This is part two in a three part series, part one is here. Please read that post, otherwise my jargon may be confusing!
Following on from the last post, I’m still thinking about monotheism and polytheism, but the distinction I want to make today is between theology and cultus.
The last post dealt with theology: the doctrines or mythology of a religion. The ontology of its world-view or its cosmology. I said that, theologically, Christianity calls itself a monotheism, but could be seen (if looked at objectively, or etically) as polytheistic. Theology is the dimension that we’re most used to when we discuss religion. We talk about what different religions believe. Partly this is because we’re children of the western Christian tradition, where theology has been a central pillar of our culture since Augustine. We look at Christianity through the lens of theology, and so we bring the same lens to the study of other faiths.
In contrast we can think in terms of the cultus: the religious practice of a faith. In the mono/polytheism question we can distinguish between religious practice that is monolatrous, and (stretching the pattern somewhat) ‘polylatrous’. That is, religions that worship one god or more than one gods. Again remembering the emic/etic division from last time, we can see that Christianity, from the earliest records we have, is polylatrous. From the start it worshipped two gods (in our etic sense, of two supernatural agents): the capital-G god of the Jews, and Jesus. Later one could suggest it added the Holy Spirit, but in my experience worship of the Holy Spirit is highly limited.
I need to be a bit clearer, I think, with what I mean by worship. In the book that sparked these posts off (which I’ll talk about next time), Hurtado gives a list of things that constitute worship. Things such as addressing hymns to a being, praying to that being, giving sacrifice to it, and so on. But also the quality of rhetoric about and to that being (confessing the being’s greatness, for example); where cultus makes its closest approach to theology.
Using these criteria, we can say that (most) Christians don’t worship angels, but they do worship Jesus, and have from the earliest indications we have*.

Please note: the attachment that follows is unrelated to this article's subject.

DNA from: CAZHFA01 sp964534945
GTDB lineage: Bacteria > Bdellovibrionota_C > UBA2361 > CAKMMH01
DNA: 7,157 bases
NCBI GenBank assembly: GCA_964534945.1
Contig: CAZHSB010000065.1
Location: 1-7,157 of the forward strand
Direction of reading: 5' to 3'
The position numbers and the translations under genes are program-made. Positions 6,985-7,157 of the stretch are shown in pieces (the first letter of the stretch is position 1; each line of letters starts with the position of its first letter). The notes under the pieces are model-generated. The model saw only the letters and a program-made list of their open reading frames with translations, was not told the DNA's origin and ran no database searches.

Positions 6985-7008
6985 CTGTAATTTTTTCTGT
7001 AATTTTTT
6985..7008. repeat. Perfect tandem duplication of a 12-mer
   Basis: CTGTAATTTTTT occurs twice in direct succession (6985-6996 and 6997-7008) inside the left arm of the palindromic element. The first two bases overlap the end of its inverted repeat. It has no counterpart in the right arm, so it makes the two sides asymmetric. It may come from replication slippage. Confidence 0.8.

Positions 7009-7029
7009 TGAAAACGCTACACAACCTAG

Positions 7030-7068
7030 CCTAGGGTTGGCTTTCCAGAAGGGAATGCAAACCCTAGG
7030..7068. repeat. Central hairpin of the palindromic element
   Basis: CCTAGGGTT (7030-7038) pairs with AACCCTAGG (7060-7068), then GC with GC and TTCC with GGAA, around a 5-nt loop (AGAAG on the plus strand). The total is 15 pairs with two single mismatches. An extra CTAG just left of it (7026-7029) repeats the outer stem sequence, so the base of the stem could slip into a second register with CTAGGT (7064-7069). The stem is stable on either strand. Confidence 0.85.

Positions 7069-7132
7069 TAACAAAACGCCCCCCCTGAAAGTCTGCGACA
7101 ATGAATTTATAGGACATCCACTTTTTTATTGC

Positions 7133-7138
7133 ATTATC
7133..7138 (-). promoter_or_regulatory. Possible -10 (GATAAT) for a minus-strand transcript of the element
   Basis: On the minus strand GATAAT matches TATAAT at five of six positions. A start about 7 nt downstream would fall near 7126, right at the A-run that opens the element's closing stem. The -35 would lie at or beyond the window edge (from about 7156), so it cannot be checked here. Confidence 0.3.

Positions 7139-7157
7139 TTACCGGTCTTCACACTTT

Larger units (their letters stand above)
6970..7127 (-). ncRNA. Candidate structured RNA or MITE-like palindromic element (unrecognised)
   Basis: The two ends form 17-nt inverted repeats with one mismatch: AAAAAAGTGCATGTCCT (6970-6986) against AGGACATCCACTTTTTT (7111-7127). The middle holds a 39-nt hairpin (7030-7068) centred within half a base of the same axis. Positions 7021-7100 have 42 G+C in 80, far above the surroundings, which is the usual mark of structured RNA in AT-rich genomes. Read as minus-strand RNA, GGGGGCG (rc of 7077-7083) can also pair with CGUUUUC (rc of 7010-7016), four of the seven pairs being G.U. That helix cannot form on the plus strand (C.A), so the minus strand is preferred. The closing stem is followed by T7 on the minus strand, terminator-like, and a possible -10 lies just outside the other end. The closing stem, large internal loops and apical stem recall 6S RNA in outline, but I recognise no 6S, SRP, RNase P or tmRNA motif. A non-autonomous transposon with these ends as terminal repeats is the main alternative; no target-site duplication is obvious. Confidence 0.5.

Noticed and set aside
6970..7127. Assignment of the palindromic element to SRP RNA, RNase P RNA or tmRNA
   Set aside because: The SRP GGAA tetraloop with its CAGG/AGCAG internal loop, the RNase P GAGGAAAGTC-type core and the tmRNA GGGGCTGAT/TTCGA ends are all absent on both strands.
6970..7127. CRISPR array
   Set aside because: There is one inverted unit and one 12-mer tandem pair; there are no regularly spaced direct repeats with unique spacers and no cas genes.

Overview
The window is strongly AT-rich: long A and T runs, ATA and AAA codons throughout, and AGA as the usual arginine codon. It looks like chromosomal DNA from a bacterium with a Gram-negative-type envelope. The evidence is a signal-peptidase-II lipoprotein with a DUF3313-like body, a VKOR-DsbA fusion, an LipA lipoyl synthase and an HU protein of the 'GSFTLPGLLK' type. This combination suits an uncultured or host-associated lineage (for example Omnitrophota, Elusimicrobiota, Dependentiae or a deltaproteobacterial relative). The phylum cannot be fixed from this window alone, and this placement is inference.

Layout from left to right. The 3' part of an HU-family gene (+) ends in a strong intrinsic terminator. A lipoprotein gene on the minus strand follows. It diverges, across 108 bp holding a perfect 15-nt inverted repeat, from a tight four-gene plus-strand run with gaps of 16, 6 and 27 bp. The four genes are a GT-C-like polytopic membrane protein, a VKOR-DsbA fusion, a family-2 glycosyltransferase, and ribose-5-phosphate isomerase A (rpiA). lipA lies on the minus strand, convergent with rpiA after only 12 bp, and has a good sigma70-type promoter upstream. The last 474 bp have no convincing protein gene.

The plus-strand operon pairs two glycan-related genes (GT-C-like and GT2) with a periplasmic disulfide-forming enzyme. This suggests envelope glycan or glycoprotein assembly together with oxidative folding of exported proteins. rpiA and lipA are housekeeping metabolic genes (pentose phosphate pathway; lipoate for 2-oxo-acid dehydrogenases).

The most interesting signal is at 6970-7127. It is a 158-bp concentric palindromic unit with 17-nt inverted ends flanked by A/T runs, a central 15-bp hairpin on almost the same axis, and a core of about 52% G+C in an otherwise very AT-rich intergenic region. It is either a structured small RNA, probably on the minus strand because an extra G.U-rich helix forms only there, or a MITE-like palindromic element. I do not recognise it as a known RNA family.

So here is the promised connection from last time. Jews are monolatrous, but we can (etically) say they are polytheistic. Whereas Hindus are (both etically and emically) polytheistic and are ‘polylatrous’.
Christianity is the interesting one: it is polytheistic (etically) and ‘polylatrous’ (giving worship to both Jesus and God the Father), while emically insisting on being monotheistic. It is that tension that is at the heart of the question of Jesus’s divinity. And that, is part three.
Can you place any other religions on this grid? What aspects am I missing here? I realise that no model is complete, and there will be some faiths (some forms of Buddhism, I guess) that just don’t fit. That’s fine. It should capture something of what it is meant to capture, that’s all. But, ultimately, is this switching between cultus and theology and between emic and etic models of theology just too confusing?
Part three is here.
*Catholic Christianity does allow devotion and prayers to saints, however, believing them to be agents that can act on the propitiant’s behalf. I don’t want to tip my hand on the next part, but this produces a similar tension to the question of Jesus’s ontological status (a tension that is not lost on Protestant opponents of Rome). The resolution of that tension in catholic doctrine is quite different from the resolution of the Jesus question, however, as we’ll see.